Seeking Justice podcast

A pilot for a podcast series about justice for Radio New Zealand

About the project

The ultimate aim of this project is to create a regular programme on Radio New Zealand exploring justice issues. The programme will tell the stories of people who seek justice and reflect on what these stories tell us about the content and processes of law and ourselves.

The pilot is about the police’s “Mr Big” technique. This technique is an elaborate sting operation that recruits a (usually) murder suspect into a mock criminal organisation where all the members are undercover police who try to extract a confession.  

The podcast will focus on the most recent Mr Big case, involving David Lyttle, which goes to trial in September 2019. Lyttle confessed to murder during the sting, and explained where the body was. But it wasn’t there. Many parts of Lyttle’s confession are demonstrably wrong; other parts are consistent with the crime scene. It’s fascinating to ponder whether Lyttle committed the murder. But the main focus of the podcast will be questions such as:

  • Is the Mr Big technique fair? Are the courts right to conclude (in the absence of a body) that it produces evidence reliable enough to go before a jury?
  • Might the technique generate false confessions (bearing in mind that 25% of people exonerated by DNA evidence actually confessed to crimes)?  
  • The usual protections relating to police interrogations do not apply here. Is that sound?
  • Is it fair to create a situation where a defendant is forced to admit to willingly participating in crimes in order to make out a defence?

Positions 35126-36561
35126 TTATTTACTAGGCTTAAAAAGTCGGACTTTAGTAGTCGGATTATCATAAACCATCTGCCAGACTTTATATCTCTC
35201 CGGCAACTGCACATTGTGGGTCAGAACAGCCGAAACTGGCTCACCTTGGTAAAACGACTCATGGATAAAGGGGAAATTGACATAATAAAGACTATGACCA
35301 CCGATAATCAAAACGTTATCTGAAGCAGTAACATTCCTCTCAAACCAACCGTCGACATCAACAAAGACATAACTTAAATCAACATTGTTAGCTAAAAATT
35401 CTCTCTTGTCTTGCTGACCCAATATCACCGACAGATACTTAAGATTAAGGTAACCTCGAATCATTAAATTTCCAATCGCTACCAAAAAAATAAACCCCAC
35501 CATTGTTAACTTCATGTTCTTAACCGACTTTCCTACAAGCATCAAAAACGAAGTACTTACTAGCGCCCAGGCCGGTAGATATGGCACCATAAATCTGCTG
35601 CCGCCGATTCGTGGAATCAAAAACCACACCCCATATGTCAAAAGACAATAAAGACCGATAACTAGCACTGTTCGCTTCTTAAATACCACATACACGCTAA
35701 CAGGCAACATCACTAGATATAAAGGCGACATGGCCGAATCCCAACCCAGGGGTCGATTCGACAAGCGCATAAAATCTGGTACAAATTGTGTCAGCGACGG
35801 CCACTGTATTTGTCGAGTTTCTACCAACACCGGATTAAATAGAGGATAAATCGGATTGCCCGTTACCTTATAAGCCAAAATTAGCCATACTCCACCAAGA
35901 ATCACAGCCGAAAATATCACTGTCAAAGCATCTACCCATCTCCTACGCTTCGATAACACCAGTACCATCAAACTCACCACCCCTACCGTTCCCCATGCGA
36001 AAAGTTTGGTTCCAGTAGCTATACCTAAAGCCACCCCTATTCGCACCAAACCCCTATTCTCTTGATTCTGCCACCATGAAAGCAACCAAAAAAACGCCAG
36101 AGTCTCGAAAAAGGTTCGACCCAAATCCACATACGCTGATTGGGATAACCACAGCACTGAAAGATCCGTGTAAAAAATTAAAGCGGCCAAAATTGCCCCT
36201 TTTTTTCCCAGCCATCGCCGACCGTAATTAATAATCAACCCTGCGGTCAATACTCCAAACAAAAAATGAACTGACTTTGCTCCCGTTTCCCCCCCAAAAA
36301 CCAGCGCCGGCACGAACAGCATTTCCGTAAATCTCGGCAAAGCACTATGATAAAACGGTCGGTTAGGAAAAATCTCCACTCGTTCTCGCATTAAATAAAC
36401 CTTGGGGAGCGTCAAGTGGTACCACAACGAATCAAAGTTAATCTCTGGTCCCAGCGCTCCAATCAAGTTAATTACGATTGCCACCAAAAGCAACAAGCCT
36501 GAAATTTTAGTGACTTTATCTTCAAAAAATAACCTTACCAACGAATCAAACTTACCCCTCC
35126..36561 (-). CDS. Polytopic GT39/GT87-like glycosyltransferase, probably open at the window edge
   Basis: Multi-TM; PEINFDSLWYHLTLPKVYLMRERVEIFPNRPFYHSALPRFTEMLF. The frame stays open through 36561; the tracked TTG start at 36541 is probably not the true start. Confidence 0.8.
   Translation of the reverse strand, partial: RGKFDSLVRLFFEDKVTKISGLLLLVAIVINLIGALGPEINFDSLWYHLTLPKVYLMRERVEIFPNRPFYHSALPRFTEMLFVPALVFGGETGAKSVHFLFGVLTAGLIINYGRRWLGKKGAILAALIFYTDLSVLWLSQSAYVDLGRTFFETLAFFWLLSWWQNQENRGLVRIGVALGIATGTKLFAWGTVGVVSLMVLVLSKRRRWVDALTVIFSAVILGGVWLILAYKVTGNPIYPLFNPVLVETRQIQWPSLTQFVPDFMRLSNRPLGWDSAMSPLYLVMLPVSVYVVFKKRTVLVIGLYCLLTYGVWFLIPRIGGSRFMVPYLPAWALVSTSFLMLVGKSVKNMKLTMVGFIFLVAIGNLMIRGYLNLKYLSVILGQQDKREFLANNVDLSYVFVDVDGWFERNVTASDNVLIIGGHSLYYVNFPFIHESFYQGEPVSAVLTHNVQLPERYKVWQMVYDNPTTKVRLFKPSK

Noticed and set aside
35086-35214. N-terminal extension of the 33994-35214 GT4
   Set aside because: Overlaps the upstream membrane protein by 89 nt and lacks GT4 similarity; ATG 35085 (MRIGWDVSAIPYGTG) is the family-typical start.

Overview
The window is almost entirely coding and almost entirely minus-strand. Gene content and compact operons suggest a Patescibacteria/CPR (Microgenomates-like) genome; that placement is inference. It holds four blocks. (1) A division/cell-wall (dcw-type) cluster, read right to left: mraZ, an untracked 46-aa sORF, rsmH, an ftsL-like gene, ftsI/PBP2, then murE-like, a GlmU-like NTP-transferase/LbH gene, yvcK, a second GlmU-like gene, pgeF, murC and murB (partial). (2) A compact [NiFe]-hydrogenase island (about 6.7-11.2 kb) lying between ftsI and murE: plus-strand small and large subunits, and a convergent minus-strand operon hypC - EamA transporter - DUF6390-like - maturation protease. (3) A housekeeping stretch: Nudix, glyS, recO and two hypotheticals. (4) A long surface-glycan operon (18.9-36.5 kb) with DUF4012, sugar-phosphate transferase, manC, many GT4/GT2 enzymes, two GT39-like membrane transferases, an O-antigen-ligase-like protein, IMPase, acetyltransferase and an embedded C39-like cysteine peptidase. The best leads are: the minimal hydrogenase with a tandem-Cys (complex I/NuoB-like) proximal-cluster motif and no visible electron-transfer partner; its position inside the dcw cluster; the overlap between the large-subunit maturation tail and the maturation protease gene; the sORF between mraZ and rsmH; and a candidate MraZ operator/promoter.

• Juries invariably convict in these cases. Are they mesmerised by confessions? Research indicates that people (including judges and police) are not good at assessing truthfulness and are influenced by confessions – even those known to be coerced or inadmissible.
  • Many very serious criminals have been brought to justice using this technique. Does that mitigate the concerns about it? It may be a bit unfair, but criminals don’t play fair. Why should we hamstring police?

“I want to tell compelling stories about people’s search for justice – stories that move us, and help us understand something bigger about the justice system, about the meaning of justice, and about us.”
– Steven Price, lecturer, Victoria University of Wellington

Grant amount

$25,000 for work in 2018 and 2019

About Steven Price

Steven is a barrister, lecturer and freelance journalist. He teaches at Victoria University of Wellington’s law school. He has a law degree from Victoria University of Wellington and a Master of Journalism from UC Berkeley, where he studied on a Fulbright scholarship. He has acted for Nicky Hager, and in a range of media law cases before the courts and Broadcasting Standards Authority, and has substantial experience in broadcasting, including as the reporter and occasional host for TV7’s The Court Report and as a legal commentator on RNZ’s Nine to Noon.

Contact person

Steven Price, 022 026 2997